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Oncoproteomic and gene expression analyses identify prognostic biomarkers for second primary malignancy

Hopes for earlier diagnosis and better survival outcome in patients with head and neck cancer.

15 March 2019 (Last updated: 15 Mar 2019 15:57)

Patients with head and neck squamous cell carcinoma are at increased risk of developing a second primary malignancy, which is associated with poor prognosis and early death. To help improve clinical outcome, we aimed to identify biomarkers for second primary malignancy risk prediction using the routinely obtained formalin-fixed paraffin-embedded tissues of the index head and neck cancer. Liquid chromatography-tandem mass spectrometry was initially performed for candidate biomarker discovery in 16 pairs of primary cancer tissues and their matched normal mucosal epithelia from head and neck squamous cell carcinoma patients with or without second primary malignancy. The 32 candidate proteins differentially expressed between head and neck cancers with and without second primary malignancy were identified. Among these, 30 selected candidates and seven more from literature review were further studied using NanoString nCounter gene expression assay in an independent cohort of 49 head and neck cancer patients. Focusing on the p16-negative cases, we showed that a multivariate logistic regression model comprising the expression levels of ITPR3, KMT2D, EMILIN1, and the patient’s age can accurately predict second primary malignancy occurrence with 88% sensitivity and 75% specificity. Furthermore, using Cox proportional hazards regression analysis and survival analysis, high expression levels of ITPR3 and DSG3 were found to be significantly associated with shorter time to second primary malignancy development (log-rank test P = 0.017). In summary, we identified a set of genes whose expressions may serve as the prognostic biomarkers for second primary malignancy occurrence in head and neck squamous cell carcinomas. In combination with the histopathologic examination of index tumor, these biomarkers can be used to guide the optimum frequency of second primary malignancy surveillance, which may lead to early diagnosis and better survival outcome.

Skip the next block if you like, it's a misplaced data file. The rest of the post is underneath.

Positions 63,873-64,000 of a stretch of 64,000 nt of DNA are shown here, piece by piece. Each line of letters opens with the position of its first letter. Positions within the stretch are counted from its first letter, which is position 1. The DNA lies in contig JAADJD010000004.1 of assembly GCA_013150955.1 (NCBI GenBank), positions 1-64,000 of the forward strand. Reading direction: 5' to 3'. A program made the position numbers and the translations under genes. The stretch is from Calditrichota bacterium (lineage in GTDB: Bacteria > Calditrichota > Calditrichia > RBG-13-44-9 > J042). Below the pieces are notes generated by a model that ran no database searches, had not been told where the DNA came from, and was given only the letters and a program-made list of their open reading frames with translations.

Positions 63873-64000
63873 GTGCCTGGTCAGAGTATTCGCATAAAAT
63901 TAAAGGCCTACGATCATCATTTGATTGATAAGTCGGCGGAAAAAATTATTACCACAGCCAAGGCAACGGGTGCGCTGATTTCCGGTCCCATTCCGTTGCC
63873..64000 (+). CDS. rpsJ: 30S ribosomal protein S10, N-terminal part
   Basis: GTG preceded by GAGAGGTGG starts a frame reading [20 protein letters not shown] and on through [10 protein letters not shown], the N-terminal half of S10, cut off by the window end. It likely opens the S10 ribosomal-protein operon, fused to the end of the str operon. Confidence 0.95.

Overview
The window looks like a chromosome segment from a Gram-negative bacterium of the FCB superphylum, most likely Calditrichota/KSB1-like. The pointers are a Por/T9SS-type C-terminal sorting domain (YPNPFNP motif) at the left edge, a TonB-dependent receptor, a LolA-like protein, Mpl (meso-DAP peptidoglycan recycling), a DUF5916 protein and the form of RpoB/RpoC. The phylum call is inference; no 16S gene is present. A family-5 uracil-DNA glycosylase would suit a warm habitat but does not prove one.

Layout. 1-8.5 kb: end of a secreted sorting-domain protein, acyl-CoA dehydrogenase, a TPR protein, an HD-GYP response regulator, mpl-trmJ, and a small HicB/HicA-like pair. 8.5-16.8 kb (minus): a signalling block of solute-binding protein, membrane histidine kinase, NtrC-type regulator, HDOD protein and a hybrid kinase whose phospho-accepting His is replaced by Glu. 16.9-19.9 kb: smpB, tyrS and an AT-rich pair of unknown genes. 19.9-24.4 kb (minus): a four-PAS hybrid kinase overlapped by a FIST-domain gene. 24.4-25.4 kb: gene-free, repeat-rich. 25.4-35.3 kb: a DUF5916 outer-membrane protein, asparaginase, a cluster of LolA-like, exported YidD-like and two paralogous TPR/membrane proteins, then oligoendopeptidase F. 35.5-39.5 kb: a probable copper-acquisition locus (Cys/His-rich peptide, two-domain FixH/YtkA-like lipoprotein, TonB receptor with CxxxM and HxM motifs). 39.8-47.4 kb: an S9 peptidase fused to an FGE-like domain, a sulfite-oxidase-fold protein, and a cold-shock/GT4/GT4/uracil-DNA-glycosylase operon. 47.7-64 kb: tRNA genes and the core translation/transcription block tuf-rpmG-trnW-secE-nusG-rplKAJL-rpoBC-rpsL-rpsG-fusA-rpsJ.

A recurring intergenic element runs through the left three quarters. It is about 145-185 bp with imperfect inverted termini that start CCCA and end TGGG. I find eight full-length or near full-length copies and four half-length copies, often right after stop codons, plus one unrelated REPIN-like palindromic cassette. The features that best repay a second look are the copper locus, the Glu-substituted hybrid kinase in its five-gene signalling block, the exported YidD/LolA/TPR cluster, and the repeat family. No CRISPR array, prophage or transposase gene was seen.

Read the full abstract here at nature.com